PLC and SWOT Reengineered: Strategy Development Tools for Service Industries in Global Competition

PLC and SWOT Reengineered: Strategy Development Tools for Service Industries in Global Competition

Peter Mayer (University of Solothurn, Switzerland) and Robert G. Vambery (Pace University, USA)
DOI: 10.4018/978-1-4666-0077-5.ch023
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Two widely used such strategic tools are the SWOT and PLC analysis and the SRCL (Service Re-Cycle for Life). This chapter offers revitalized tools aimed at finding ways to better manage and leverage changes to the benefit of services industry businesses
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Traditional Plc And Swot

The PLC concept is based on the assumption that the “life” of a product, whether physical or service based is finite, that is, there is a beginning and an end. Furthermore, this finite life span can be divided into four stages.

  • Introductory stage: when the new product or service is first “introduced” into the market place until sales gain momentum and sales volumes become “meaningful.”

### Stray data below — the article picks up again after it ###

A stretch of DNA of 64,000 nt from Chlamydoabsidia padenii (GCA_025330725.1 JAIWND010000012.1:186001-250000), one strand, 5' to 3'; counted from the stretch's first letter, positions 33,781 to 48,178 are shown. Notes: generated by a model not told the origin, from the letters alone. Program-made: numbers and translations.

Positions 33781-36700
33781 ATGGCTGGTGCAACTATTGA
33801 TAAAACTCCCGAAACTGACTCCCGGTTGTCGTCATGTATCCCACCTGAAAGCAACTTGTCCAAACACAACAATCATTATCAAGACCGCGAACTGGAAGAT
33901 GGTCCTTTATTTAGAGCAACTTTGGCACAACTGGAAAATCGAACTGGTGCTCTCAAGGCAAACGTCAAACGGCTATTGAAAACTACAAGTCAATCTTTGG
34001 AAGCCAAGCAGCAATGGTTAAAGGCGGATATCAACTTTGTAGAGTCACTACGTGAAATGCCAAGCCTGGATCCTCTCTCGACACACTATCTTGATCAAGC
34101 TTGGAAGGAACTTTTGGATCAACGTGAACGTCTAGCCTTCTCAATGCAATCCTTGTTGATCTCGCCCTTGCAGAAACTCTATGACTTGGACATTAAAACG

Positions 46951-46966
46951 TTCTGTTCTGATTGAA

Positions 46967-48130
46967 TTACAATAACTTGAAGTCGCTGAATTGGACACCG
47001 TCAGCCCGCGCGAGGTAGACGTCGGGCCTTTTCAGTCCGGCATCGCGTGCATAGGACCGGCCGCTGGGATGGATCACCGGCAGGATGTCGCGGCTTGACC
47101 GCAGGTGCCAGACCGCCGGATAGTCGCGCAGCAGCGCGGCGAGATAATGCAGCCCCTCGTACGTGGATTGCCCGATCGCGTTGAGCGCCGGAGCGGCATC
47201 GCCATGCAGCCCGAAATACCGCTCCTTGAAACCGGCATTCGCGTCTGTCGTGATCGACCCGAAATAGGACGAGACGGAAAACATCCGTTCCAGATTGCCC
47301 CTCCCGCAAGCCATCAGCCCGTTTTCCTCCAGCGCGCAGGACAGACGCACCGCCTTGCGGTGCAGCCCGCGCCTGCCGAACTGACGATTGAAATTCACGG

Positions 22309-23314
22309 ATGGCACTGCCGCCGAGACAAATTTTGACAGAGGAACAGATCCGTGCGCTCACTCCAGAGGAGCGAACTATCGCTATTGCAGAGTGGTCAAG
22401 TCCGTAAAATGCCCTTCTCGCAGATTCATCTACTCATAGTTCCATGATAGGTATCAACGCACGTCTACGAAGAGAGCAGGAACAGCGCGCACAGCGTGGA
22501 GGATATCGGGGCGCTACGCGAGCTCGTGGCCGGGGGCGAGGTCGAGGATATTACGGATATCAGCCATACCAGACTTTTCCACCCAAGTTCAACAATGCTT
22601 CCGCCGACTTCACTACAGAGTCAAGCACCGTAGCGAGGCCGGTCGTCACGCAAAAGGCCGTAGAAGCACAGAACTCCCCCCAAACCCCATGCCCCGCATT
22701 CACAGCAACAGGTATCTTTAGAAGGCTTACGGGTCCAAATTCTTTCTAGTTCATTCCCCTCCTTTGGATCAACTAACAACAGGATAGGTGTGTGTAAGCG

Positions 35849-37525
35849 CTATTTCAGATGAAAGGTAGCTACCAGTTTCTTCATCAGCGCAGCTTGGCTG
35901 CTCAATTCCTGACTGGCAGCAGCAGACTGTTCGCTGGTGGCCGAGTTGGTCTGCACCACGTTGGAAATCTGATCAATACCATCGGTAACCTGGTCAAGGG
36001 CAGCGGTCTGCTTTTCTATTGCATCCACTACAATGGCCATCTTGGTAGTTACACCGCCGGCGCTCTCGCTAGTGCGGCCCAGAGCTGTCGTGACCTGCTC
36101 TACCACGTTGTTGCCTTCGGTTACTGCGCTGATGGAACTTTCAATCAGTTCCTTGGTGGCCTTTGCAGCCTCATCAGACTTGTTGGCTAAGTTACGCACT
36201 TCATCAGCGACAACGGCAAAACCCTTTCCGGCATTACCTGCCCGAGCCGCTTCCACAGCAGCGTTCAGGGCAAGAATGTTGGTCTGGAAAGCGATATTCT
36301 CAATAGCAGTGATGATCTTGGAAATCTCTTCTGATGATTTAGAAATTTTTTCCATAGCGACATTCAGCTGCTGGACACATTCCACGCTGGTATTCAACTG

• Growth stage: strong growth until the time sales growth slows down significantly and starts to plateau.

  • Mature stage: relatively steady sales until they start on a path of continuous decline and diminish until the product or service is discontinued.

It should be noted that only the start and the end of the PLC stages are clearly defined. The rest of the starting and ending points are “judgmental” and management defined (Golder & Tellis, 2004).

These points nevertheless are significant, because they involve important strategic changes which impact on resource utilization and business performance. They determine the way the business is managed. During Introduction the product or service is in an investment mode and the focus is on maximizing sales potential. The Growth stage is usually characterized by growing profitability while still looking to maintain strong growth. During Maturity the focus is on further improving profitability without negatively impacting sales. Finally, during the Decline, the focus is on maximizing the profit margin, while accepting that absolute sales and profits will be decreasing.

It should also be noted that the PLC concept is as relevant to service based industries as it is to those based on physical products. Accordingly, it would have been just as appropriate to rename PLC as SLC (Service Life Cycle) but it was considered unnecessary because the final output of a service based business is generally referred to as its “product.”

Figure 2 visualizes the profitability pattern of a product/service associated with the corresponding PLC sales by stage (Figure 1).

Figure 2.

PLC/SLC Profit Curve

Figure 1.

PLC/SLC (Product/Service Life Style) Sales Curve


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